Facebook is sharing publicly for the first time the core values that guide its news feed—the main source of news and information from your friends, family, and publications like The Daily Signal.

The decision to disclose more information about the news feed comes a month after the social media giant faced accusations of anti-conservative bias.

Conservatives who attended a meeting with Facebook founder and CEO Mark Zuckerberg in Menlo Park, California, on May 18 asked the company to be more transparent about how it operates. Today’s announcement is the latest step.

And not surprisingly, Facebook is again reiterating its commitment to be “a platform for all ideas”—a point Zuckerberg personally delivered to conservatives in the wake of Gizmodo’s May 9 story alleging Facebook suppressed conservative news.

“We are not in the business of picking which issues the world should read about,” Facebook says in a post announcing the values. “We are in the business of connecting people and ideas—and matching people with the stories they find most meaningful. Our integrity depends on being inclusive of all perspectives and view points, and using ranking to connect people with the stories and sources they find the most meaningful and engaging.”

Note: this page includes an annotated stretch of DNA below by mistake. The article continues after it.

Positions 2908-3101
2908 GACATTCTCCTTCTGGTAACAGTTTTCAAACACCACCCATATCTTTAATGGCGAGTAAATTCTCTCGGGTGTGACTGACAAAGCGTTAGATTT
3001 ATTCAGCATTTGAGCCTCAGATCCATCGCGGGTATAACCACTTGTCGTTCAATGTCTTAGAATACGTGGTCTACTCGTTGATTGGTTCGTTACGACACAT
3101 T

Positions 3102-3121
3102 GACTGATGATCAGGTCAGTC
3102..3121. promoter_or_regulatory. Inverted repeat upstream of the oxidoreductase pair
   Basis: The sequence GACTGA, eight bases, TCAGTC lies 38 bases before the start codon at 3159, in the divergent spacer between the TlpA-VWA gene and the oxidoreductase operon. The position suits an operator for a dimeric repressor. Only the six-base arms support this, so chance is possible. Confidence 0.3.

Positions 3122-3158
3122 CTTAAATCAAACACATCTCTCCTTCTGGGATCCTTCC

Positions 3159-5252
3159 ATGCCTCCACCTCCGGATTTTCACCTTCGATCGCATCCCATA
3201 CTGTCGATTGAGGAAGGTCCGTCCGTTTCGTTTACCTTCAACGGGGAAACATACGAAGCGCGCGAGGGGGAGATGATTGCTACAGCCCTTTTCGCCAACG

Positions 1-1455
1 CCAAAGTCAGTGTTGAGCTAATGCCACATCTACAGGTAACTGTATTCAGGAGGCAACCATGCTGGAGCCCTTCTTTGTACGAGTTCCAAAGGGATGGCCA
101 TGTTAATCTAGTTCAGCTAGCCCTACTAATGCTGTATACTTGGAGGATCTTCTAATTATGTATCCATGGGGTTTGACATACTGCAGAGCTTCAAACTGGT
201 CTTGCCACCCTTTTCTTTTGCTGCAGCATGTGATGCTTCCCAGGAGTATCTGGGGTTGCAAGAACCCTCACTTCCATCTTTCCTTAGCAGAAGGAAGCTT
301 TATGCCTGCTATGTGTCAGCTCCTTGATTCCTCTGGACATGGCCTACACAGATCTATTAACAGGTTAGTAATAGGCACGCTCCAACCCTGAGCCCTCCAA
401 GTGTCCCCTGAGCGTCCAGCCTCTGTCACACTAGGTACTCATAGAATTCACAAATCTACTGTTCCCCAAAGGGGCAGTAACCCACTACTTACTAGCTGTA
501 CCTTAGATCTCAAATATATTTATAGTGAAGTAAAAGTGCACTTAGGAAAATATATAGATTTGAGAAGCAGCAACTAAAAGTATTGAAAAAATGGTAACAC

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Facebook’s news feed is different from the trending topics section that was the focus of Gizmodo’s story. Trending topics relies on human editors, while the news feed is driven by an algorithm. The news feed, however, is the more prominent feature and what users see when they open the mobile app or log on.

For that reason, conservative organizations and publishers have relied on it to spread news and information. But that could be more challenging. In addition to releasing its news feed values, Facebook announced a change to the algorithm that places an even greater emphasis on content from friends and family.

“Facebook was built on the idea of connecting people with their friends and family,” the company says in the post. “That is still the driving principle of news feed today. Our top priority is keeping you connected to the people, places and things you want to be connected to—starting with the people you are friends with on Facebook.”

While this isn’t exactly a shocking revelation on the part of Facebook, it does clarify for publishers where they rank in the ecosystem. As the platform has grown to become a prominent destination for distributing news, Facebook has attempted to meet the demands of publishers while serving its users the content they want to see and share.

Our integrity depends on being inclusive of all perspectives and view points.

Facebook’s Adam Mosseri, vice president of product management for the news feed, said ranking stories plays an important role in each Facebook user’s experience. Without it, people wouldn’t engage with the content and leave the platform.